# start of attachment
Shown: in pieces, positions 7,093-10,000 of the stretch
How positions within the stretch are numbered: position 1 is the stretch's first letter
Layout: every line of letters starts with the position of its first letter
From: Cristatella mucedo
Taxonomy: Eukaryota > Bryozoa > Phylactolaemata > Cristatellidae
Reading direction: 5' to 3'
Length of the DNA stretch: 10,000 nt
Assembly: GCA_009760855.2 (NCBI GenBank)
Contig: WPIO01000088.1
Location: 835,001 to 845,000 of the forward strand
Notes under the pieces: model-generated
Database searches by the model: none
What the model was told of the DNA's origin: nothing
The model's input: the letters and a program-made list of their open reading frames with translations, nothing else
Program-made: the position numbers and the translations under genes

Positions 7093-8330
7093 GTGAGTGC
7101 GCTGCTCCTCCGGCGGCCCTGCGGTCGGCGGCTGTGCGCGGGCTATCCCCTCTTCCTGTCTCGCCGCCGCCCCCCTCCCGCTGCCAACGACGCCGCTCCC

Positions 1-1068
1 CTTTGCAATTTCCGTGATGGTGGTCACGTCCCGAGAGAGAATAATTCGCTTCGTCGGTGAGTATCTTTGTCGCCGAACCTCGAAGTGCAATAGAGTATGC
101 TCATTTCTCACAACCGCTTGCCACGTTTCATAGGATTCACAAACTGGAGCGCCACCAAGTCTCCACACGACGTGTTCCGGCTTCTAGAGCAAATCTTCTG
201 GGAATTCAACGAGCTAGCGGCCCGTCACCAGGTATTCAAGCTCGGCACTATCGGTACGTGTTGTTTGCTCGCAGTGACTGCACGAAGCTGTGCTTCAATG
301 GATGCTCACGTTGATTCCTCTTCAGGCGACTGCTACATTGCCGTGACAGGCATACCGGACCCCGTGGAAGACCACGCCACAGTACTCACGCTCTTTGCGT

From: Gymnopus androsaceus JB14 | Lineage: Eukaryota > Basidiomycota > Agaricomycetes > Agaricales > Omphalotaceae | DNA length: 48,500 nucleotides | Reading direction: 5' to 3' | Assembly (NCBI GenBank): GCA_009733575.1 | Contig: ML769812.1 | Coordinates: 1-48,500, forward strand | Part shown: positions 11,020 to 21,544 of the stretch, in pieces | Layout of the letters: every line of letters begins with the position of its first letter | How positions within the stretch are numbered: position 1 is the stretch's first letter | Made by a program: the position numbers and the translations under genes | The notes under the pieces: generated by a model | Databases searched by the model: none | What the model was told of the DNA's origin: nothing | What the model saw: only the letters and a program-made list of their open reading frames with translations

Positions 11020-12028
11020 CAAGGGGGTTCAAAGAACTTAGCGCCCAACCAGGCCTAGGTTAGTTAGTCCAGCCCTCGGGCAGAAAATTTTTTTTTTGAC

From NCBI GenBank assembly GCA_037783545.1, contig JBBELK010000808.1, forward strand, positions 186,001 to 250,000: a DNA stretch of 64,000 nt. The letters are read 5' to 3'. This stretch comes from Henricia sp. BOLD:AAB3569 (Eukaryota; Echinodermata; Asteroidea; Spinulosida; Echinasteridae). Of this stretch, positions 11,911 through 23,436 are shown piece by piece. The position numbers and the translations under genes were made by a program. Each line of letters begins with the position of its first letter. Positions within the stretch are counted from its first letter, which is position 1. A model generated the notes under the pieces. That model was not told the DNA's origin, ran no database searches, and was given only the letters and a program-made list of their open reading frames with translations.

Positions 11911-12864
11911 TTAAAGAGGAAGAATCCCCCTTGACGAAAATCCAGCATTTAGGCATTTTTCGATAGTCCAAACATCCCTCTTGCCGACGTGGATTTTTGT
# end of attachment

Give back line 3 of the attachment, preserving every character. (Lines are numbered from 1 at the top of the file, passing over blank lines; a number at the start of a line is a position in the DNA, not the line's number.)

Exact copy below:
Layout: every line of letters starts with the position of its first letter